Hello! Recently, we ( @OptoLia + @HopeLouiseB--both physics ECRs ) had the opportunity to collaborate with @ProfRachelGaN ( @cu_mat) + @erinmaochu ( @ManMetUni) on an article published in the Science in Parl. Journal, @parlscicom.
We think it is important to share the broader context of this work, to recognise and cite the individuals and groups who shaped our thinking and continue to lead and inspire in the work for equity in science today, and to discuss the outcomes+recommendations of this work.
This article is one of a trio of papers based on presentations by Professor Ijeoma Uchegbu ( http://en.wikipedia.org/wiki/Ijeoma_Uchegbu @ucl, @UCLEqualities), Professor Rachel Oliver ( @ProfRachelGaN, @Cambridge_Uni, @EqualityCam) and Professor Dawn Edge ( @EdgeDawn, @OfficialUoM, @UoMEandD).
They led a discussion called ‘Racial Inequality in the UK science community’ for the Parliamentary and Scientific community ( @parlscicom), and transformed their presentations into articles, located here:
Racism, equity and inclusion in research funding, by @erinmaochu @ProfRachelGaN @HopeLouiseB @OptoLia speaks from the perspective of STEM researchers stuck in the funding cycle (more on this later in the thread!) ( https://osf.io/pgv3x/download/?format=pdf)
‘Scientific racism’ & structural inequalities: implications for researching Black mental health, by @EdgeDawn, Jamal Alston & @erinmaochu, based on research led by Prof Edge at @OfficialUoM https://www.research.manchester.ac.uk/portal/dawn.edge.html
This provides powerful evidence on the impact of false claims on racial differences to mental health services for Black people in edu. & healthcare, read here: https://figshare.com/articles/preprint/_Scientific_Racism_and_structural_inequalities_Implications_for_researching_Black_mental_health/13768288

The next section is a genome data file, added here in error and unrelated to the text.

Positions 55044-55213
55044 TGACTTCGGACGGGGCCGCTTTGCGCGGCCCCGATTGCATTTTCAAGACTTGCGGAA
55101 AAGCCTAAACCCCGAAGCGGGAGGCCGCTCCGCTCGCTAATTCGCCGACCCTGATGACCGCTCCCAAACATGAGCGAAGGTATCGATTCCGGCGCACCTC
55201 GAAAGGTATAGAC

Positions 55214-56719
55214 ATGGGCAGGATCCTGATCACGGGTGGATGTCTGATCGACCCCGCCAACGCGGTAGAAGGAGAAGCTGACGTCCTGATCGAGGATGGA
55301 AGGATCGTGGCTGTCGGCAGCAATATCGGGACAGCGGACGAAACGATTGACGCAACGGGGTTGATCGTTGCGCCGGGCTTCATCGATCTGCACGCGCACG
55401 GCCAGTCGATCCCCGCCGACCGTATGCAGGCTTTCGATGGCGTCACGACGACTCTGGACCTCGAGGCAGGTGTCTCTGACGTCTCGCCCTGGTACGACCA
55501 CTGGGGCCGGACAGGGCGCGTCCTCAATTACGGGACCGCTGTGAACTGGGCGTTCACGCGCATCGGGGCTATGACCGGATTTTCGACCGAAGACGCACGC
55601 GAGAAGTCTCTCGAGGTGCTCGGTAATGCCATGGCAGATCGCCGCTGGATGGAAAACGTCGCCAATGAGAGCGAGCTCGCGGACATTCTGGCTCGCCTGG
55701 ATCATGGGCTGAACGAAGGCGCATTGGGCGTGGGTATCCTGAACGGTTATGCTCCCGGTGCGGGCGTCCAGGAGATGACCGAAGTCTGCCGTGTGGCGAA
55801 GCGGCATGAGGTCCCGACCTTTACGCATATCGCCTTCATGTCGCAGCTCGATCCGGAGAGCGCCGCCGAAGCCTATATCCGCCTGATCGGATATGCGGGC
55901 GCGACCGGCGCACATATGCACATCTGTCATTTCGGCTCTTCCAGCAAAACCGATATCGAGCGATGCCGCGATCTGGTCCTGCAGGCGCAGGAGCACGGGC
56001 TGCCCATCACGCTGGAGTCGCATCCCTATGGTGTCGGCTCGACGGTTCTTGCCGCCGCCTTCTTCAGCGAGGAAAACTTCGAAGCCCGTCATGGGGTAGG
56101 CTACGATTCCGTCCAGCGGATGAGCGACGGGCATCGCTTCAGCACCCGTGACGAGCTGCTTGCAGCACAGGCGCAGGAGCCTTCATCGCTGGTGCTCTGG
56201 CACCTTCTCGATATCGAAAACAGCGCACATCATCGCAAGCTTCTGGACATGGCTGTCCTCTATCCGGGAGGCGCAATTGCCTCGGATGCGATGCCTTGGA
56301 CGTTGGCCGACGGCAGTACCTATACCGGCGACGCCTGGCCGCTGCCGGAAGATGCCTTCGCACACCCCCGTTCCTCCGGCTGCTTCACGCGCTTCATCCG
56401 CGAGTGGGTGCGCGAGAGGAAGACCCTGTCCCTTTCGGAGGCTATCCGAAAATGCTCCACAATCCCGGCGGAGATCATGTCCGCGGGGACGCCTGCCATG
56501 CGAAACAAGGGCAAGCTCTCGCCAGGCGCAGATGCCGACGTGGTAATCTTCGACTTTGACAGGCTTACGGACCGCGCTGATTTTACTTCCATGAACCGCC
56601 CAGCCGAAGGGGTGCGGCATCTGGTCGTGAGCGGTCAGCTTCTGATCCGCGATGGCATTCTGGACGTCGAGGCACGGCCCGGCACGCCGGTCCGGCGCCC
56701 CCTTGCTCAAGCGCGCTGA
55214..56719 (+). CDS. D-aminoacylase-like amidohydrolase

Ethnic Diversity in Science is written by Prof Ijeoma Uchegbu, a Professor of Pharmaceutical Nanoscience at the @UCL @School_Pharmacy & the Provost’s envoy for racial equality
In the article Prof Uchegbu shows how systemic racism in our educational pathways reduces diversity in leadership. It is a concern for everyone because studies show diverse leadership benefits society, innovation & the economy, read here: https://osf.io/qnzh6/ 
Ethnic minority* applicants experience lower success rates & get less ££ for grants & fellowships than white peers. The award gap gets worse from fellowship to co-I to PI, deepening underrepresentation at senior levels including the grant panels themselves
The data hints at ways that BAME researchers succeed through alternative funding routes. Eg: the success rate of BAME researchers as CoI+fellowships were higher. BAME researchers find innovative ways to stay in research, without following the prescribed career ladder.
For EPSRC funding data, which covers our research-areas, ethnic minorities have a lower success rate than white PIs, meaning that each successful grant would require 2 years of writing/submitting proposals, as compared to 1.5 for a white applicant.
However- per grant, they receive 65k less (equivalent to hiring a postdoc for 1 year), so researchers lose further research time and output in writing grants, and each grant has less impact--creating a cycle that is hard to break out of.
This was shocking to us as ECRs, but for people who have lived this reality, this isn’t surprising, and has vast consequences.
Racialised inequity in funding structures creates global issues such as excluding African institutions in consortium development, preventing truly equitable foreign research & collaborations to happen, see this open letter to @NatureMedicine https://twitter.com/udnore/status/1382757134266421250
We also felt frustrated by the data: the terminology, way it is collected, and lack of intersectionality.
We do note @EPSRC recently released more granular data ( https://epsrc.ukri.org/funding/edi-at-epsrc/ethnicity-and-race-equality/)--but we still find that, while we think data can be used to hold people accountable
data is imperfect: data can fail us. By listening to the lived experience of researchers & following their alternative paths we found effective routes towards systemic change that need more visibility & investment
We want to hear about your experiences as a reviewer or an applicant- share your stories with @tigerinstemm
You can follow @tigerinstemm.
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